Yes, this works for $GL(n,p),$ but the representations you'll get will be more special (i.e. they will not look like "typical" representations of this group). I think Kirillov's "Elements of representation theory" describes Mackey theory, but this may be worth a separate MO question: I remember scratching my head trying to come up with a good reference. For this specific question, David's answer really walks you through the procedure without mentioning the big theorems that justify it in general. –  Victor Protsak Jul 9 '10 at 7:36

There are $2$ copies of the trivial representation, and $p-1$ other representations. The two trivials are spanned by the characteristic function of $(0,0)$, and by the function which is $1$ on all the nonzero vectors and $0$ on $(0,0)$. The other representations are indexed by the characters of $\mathbb{F}_p^*$. Namely, for any character $\chi$, consider those functions $f:\mathbb{F}_p^2 \to \mathbb{C}$ such that $f(g \cdot v)=\chi(g) f(v)$ for $g \in \mathbb{F}_p^*$. This is a subrepresentation. It is irreducible except when $\chi$ is trivial, in which case the two trivials split off as summands.

How to do this computation: Let $V$ be a representation of $G$ over $\mathbb{C}$, and let $V:=\bigoplus W_{\chi} \otimes V_{\chi}$ be the decomposition into isotypic components, where $V_{\chi}$ are representatives for the isomorphism classes of $G$-irreps. Then $$\mathrm{Hom}_G(V,V) = \bigoplus W_{\chi} \otimes W_{\chi}. \quad (*)$$ This formula is particularly useful when $V$ is a permutation representation $\mathbb{C}^X$, as then $\mathrm{Hom}_{\mathbb{C}}(V, V)$ is $\mathbb{C}^{X \times X}$ and the subalgebra of $G$-equivariant Homs is spanned by the $G$ orbits in $X \times X$. So the left hand side of $(*)$ has dimension equal to the number of $G$ orbits in $X \times X$. (In particular, we obtain the corollary mentioned by Qiaochu in a now-deleted answer: if the action of $G$ on $X \times X$ is doubly transitive, then $V$ is a trivial representation and one other irrep.)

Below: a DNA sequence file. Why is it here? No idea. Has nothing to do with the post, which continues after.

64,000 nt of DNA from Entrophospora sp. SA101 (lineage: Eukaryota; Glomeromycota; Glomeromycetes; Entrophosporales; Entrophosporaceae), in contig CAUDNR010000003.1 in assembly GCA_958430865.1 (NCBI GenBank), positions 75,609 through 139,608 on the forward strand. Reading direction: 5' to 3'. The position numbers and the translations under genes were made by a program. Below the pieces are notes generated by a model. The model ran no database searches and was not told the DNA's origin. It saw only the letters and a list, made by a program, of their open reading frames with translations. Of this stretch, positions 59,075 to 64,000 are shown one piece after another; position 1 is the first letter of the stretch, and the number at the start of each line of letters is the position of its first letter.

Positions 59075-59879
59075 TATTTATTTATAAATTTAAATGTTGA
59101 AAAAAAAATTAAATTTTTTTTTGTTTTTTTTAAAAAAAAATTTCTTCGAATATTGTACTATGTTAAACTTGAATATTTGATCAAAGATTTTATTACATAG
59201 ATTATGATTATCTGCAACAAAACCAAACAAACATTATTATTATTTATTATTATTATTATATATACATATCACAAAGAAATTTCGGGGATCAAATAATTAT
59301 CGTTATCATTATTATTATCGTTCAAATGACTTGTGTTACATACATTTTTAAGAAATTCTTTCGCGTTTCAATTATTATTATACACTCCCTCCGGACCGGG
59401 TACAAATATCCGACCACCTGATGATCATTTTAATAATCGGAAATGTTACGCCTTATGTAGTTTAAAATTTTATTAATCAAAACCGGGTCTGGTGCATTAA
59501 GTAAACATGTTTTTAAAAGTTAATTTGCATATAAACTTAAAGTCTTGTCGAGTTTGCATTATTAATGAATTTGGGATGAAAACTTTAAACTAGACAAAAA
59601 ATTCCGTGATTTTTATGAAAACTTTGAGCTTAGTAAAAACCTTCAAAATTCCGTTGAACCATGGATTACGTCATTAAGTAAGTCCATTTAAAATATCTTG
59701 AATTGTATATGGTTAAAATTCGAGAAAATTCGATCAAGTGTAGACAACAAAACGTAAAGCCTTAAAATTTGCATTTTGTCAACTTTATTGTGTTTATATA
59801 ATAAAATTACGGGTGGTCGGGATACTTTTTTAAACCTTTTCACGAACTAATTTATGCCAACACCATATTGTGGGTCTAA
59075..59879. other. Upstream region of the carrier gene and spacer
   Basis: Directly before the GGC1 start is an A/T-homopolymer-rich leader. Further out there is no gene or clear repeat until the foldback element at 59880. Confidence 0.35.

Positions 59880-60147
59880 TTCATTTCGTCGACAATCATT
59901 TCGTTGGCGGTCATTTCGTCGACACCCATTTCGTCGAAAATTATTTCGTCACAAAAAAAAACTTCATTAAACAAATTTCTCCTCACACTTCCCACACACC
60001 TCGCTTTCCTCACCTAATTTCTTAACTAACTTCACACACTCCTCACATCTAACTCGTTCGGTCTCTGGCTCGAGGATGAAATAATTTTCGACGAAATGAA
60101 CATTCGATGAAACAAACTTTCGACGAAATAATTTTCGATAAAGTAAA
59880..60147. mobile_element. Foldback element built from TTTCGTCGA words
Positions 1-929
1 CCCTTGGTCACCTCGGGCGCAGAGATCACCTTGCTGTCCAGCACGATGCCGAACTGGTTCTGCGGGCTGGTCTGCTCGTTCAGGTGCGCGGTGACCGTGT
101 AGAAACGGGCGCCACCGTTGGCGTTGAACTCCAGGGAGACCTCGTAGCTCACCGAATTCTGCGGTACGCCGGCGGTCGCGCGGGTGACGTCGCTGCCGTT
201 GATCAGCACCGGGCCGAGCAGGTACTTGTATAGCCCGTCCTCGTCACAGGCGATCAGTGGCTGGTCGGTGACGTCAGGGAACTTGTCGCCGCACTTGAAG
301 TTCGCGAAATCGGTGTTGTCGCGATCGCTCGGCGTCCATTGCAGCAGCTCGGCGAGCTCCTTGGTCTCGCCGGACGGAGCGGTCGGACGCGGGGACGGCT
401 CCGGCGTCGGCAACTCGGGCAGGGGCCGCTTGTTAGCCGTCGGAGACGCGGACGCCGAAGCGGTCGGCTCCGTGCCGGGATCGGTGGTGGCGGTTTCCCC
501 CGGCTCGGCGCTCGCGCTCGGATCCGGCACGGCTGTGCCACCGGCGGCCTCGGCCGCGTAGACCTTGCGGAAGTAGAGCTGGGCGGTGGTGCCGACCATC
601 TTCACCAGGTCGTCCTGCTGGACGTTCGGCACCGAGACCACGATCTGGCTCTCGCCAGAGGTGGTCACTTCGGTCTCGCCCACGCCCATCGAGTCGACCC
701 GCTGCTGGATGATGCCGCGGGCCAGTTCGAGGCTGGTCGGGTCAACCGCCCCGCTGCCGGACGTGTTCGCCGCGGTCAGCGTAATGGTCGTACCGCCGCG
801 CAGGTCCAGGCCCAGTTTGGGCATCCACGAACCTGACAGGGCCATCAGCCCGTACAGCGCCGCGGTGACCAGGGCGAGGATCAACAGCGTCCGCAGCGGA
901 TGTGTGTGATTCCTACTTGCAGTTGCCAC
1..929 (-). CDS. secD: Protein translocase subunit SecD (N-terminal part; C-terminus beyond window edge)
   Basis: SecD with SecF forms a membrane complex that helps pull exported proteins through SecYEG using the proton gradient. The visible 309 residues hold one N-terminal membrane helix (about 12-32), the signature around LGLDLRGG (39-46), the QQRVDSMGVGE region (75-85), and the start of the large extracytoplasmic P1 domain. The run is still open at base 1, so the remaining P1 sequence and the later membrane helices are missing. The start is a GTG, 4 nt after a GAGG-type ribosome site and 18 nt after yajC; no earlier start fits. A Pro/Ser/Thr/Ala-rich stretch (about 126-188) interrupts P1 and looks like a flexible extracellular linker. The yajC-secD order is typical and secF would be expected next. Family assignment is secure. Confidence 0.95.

In this case, there are $(p-1)+3+1$ orbits in $X \times X$. For every $g \in \mathbb{F}_p^*$, the set $\{ (v,w) : v=gw,\ v,w \neq 0 \}$ is an orbit. Also, we have three orbits by imposing that $v$, $w$ or both, be zero. Finally, there is the large orbit where $v$ and $w$ are linearly independent.

If we have already guessed the decomposition into irreducibles, as above, then we can confirm it by checking that the dimensions of both sides of $(*)$ match. In this case, that says $(p-1)+3+1=(p-1)+2^2$, which is true.

If we didn't already know the answer, we could deduce it from $(*)$. Let $R$ be the ring in $(*)$. We can describe $R$ as the vector space of $G$-invariant functions on $X \times X$, with the convolution product $(f*g)(u,w)=\sum_{v \in X} f(u,v) g(v,w)$. We must find the decomposition of $R$ into simple summands, and decompose $V$ as an $R$-module. The $R$-submodules of $V$ are the isotypic components for the $G$-action.

In this case, let $\Omega_g$ be the orbit $\{ (v,w) : v=gw,\ v,w \neq 0 \}$. It is easy to check that the $\Omega_g$ span a subalgebra isomorphic to the group algebra $\mathbb{C}[\mathbb{F}_p^*]$. This, of course, is isomorphic to $\bigoplus_{\chi} \mathbb{C}$, where the sum is over characters of $\mathbb{F}_p^*$. The idempotents for this decomposition project onto the corresponding $\chi$ representations above. The other semisimple summand of $R$ is a little harder to guess. Let $a_{00}$, $a_{10}$, $a_{01}$ and $a_{11}$ be the characteristic functions of the subsets of $X \times X$ where the two components are zero or nonzero according to whether the index is $0$ or $1$. Then the $a_{ij}$ span an algebra isomorphic to $\mathrm{Mat}_{2\times 2}(\mathbb{C})$, corresponding to the trivial summands.

You might enjoy reading the notes from the 2007 Quantum Gravity Seminar, which (despite its title) mostly focused on representation theory of finite groups. This is where I learned how to systematically use the ring $R$ to study permutation representations.

share|improve this answer
I am sorry I did not follow: "The idempotents for this decomposition project onto the corresponding representations above" Can you, please, explain it? I do understand how the ring R looks like, but I do not understand how to deduce from it irreducible represintations of $C^X$. –  Klim Efremenko Jul 7 '10 at 12:51

Your Answer


By posting your answer, you agree to the privacy policy and terms of service.

Not the answer you're looking for? Browse other questions tagged or ask your own question.